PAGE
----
Mardin
"We tend to take the superficially humble, black substance [of rubber] for granted, but it contains within it the whole buried world of social and economic relations," so concludes this superb history and so, too, does it begin. John Tully (Lecturer in Politics and History at Victoria University, Melbourne, Australia) pens an excellent, insightful, and supremely readable overview of rubber and its essential role in world civilization. Along the way, he takes us to rubber's use in MesoAmerica, its "discovery" by the conquistadors, its centrality to so much of the industrial revolution, its key role in the military-industrial complex, and how this precious commodity (and our reliance upon it) drives the modern world in a mad pursuit of cheaper synthetics. We visit the rubber plantations of the Amazon, of Malaya, of Indochina, of the Belgian Congo. We see the factories and "gummers" of "Rubber Town" Akron, Ohio and their struggle for safe working conditions and fair wages. We witness the frightening collusion between Hitler's Nazi government and IG Farben to build the synthetic rubber plant at Monowitz, Poland, specifically located to take advantage of the slave labor provided by Auschwitz. We come to recognize the common thread throughout--the lust for profit, the coercive laws of competition pushing even more desperate pursuit of new sources of rubber and its alternatives, and the ecological devastation inflicted by the short term business vision behind it.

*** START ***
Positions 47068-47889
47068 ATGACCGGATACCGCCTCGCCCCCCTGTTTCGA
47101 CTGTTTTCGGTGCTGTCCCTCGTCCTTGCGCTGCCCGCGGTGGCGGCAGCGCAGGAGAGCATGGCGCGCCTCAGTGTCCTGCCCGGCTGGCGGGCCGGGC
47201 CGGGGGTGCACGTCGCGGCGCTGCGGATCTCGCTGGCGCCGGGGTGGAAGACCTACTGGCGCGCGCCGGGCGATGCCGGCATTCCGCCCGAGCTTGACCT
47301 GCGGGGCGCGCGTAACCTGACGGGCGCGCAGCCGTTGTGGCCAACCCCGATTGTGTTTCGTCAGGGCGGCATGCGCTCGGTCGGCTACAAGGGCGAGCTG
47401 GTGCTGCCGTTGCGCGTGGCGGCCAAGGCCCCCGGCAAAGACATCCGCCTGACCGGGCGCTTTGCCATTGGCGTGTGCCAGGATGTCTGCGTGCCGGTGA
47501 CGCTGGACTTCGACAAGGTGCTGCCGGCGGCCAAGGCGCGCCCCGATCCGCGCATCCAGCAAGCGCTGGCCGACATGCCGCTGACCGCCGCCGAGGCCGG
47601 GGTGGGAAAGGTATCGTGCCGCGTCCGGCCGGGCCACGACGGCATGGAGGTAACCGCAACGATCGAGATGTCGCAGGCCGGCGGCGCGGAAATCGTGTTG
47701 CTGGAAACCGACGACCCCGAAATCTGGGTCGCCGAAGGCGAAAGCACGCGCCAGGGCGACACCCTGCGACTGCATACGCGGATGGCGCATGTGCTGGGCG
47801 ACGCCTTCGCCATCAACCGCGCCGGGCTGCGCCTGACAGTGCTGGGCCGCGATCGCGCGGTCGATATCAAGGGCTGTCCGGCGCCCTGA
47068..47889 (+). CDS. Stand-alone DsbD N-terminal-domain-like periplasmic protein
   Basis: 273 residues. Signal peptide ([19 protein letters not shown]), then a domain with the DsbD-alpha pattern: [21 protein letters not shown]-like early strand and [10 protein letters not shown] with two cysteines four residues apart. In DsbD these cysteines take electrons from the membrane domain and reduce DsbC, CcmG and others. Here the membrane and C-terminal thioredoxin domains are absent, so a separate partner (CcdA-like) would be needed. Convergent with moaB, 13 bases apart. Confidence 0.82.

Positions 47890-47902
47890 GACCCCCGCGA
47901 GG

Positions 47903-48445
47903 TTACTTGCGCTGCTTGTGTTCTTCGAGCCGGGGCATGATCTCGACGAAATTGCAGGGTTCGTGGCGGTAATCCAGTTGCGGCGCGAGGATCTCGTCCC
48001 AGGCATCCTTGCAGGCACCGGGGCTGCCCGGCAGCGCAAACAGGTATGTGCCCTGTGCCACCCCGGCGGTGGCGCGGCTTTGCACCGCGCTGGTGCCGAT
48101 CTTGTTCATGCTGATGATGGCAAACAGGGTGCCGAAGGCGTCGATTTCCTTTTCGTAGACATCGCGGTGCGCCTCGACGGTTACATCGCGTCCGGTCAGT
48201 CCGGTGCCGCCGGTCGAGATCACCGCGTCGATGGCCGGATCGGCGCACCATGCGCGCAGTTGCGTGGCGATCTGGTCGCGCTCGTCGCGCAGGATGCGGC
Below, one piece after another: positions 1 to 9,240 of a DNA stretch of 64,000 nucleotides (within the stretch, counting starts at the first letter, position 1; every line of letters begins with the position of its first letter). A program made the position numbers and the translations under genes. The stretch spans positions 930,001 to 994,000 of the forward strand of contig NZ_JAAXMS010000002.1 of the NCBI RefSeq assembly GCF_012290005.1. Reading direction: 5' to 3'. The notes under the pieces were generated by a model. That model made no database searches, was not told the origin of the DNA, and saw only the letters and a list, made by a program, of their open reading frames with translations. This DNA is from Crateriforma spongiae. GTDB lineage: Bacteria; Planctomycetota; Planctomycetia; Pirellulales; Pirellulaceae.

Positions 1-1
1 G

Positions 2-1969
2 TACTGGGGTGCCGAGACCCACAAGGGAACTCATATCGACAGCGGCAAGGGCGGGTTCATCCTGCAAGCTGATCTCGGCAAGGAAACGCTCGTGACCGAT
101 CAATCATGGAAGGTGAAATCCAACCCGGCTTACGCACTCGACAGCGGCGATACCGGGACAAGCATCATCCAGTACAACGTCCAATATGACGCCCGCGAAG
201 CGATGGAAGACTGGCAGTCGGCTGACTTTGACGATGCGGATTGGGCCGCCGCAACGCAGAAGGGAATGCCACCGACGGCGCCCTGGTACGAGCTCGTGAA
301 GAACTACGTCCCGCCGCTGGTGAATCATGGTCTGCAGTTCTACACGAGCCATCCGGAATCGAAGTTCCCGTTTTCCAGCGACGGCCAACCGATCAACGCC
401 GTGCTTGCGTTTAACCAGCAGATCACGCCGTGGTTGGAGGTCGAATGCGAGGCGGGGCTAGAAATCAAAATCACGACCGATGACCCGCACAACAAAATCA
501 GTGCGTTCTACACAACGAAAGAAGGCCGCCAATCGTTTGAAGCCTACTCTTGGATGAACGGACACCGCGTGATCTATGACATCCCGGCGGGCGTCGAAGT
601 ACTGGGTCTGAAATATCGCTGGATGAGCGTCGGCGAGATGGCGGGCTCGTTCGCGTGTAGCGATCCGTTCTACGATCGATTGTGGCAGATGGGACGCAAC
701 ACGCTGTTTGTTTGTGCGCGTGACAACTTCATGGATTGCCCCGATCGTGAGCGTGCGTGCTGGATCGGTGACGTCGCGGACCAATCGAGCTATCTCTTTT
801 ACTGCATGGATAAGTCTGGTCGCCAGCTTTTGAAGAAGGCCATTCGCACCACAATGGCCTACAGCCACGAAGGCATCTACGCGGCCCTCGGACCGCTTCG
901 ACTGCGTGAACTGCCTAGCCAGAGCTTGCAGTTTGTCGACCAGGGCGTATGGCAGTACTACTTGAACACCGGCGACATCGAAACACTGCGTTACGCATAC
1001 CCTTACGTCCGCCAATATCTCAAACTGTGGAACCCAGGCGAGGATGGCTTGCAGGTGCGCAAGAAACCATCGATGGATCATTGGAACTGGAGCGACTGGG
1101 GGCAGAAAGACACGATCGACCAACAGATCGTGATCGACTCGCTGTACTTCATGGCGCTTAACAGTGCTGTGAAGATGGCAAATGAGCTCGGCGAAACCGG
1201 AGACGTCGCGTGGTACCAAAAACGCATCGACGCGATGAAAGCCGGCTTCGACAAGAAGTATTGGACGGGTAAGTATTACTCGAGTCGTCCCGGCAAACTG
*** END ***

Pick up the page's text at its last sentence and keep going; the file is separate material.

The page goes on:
The picture is not pretty. Slavery and death under atrocious conditions on the plantations become the first steps toward the hazard and danger for the workers in the rubber factories whose products themselves are instruments of warfare--from machine gun belts to tires--that help to kill many of the very workers who produced them. Throughout, the system and its inhumanity driving such extraordinary profit and suffering never overshadows Tully's emphasis upon the humanity of the people experiencing it and their ecological context. Yes, we read about the major figures--B. F. Goodrich, Charles Goodyear, Paul Litchfield, King Leopold II. But Tully also takes us into the lives of coolies and "gummers and the great reformers such as Roger Casement. This is socio-economic history at its best, for it never strays from the fact that this is a story about people, not just rubber, and how rubber affects and alters and determines our relationships with each other. I could not put it down.